It's an exciting afternoon at City Gallery with three international designers, Sabine Theunissen, Jonas Lundquist and Gavan Eckhart, making the final tweaks to the installation of William Kentridge's The Refusal of Time. Everything needs to be perfect for our preview at Tuatara Open Late from 5pm. At 6.30pm, the designers will be giving a talk, convened by Chief Curator Robert Leonard, about their work in bringing Kentridge's installation to life in venues around the world. In the meantime, I caught up with South African sound designer Gavan Eckhart and asked him a few questions:
How did you become interested in sound design? Did you have a career path mapped out?
I didn't really think about it much. I come from a musical family; my father is a musician and producer with an eclectic taste in music but a special interest in jazz. He's worked with the South African Broadcasting Corporation and SAFM radio and was a huge support to many musicians, particularly black performers. I studied music throughout my schooling and learned lots of instruments including piano, recorder, the drums, guitar and saxophone. At High School I was a DJ and I also used to do gigs with Dad, so moving into sound engineering felt like a natural progression. My first job was in a jazz club and I soon moved on to producing albums – my first was for Grammy Award-winning South African singer and civil rights activist, Miriam Makeba, known as Mama Africa. It was at that same studio that I met Philip Miller (Emmy Award-nominated South African composer who created the soundtrack for The Refusal of Time). He was already working with William Kentridge (Miller and Kentridge’s parents were friends). We found a good synergy and have now been working together for about twelve years.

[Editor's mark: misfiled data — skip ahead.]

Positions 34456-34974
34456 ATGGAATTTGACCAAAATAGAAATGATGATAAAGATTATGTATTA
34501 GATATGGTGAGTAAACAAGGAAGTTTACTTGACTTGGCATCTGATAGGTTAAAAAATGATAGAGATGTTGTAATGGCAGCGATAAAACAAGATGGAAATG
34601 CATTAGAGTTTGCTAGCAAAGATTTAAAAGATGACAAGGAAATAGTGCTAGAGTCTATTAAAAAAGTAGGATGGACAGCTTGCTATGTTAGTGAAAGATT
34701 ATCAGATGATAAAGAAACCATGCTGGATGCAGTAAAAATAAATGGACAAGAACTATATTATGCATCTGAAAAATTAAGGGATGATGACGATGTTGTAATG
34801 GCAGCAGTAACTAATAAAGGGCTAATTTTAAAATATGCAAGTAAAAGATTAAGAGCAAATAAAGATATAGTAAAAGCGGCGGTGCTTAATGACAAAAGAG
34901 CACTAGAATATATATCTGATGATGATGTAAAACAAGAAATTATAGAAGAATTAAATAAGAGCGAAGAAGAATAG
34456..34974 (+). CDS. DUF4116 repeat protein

What’s the most exciting project you have worked on?
There’s been lots of exciting projects! I’ve really enjoyed working with Chaka Khan and George Benson in Nigeria recently. I also work on outreach projects in South African, taking young bands into the townships to perform for kids. I’ve also released an EP under my own label with my wife, who is a singer. One of my current projects is working with Phillip Miller on the Book of Negro series which is a spin-off of Twelve Years A Slave. The Refusal of Time and its companion show Refuse The Hour are probably the longest-running and most complex projects I’ve worked on.
What’s it like working with William Kentridge?
The great thing about Kentridge is the way he collaborates and trust others in his team. He strikes a balance between his collaborative projects and being a sole practitioner. He’s prolific!
The process of creating the sound for The Refusal of Time was born out of an epic two week workshop. The whole team came together including the singers and we developed ideas around quite open concepts of the project. For me, being in time and out of time at the same time is the underlying theme of the piece. One of the most important components of the soundscape is the metronomes, obviously central to the theme of time and controlling time. We built a mechanical drum kit controlled robotically to represent the nine metronomes, which are central to the score. Another recurring theme is the Shembe Death March, traditional African music based on the Shembe movement (a quasi Christian group). Miller’s rendition of the song Le Spectre de la Rose by Berlioz is also incorporated throughout.
Rachel Healy, Communications Manager
Tuatara Open Late will preview The Refusal of Time from 5pm tonight. Gavan will be speaking at 6:30pm in the Auditorium.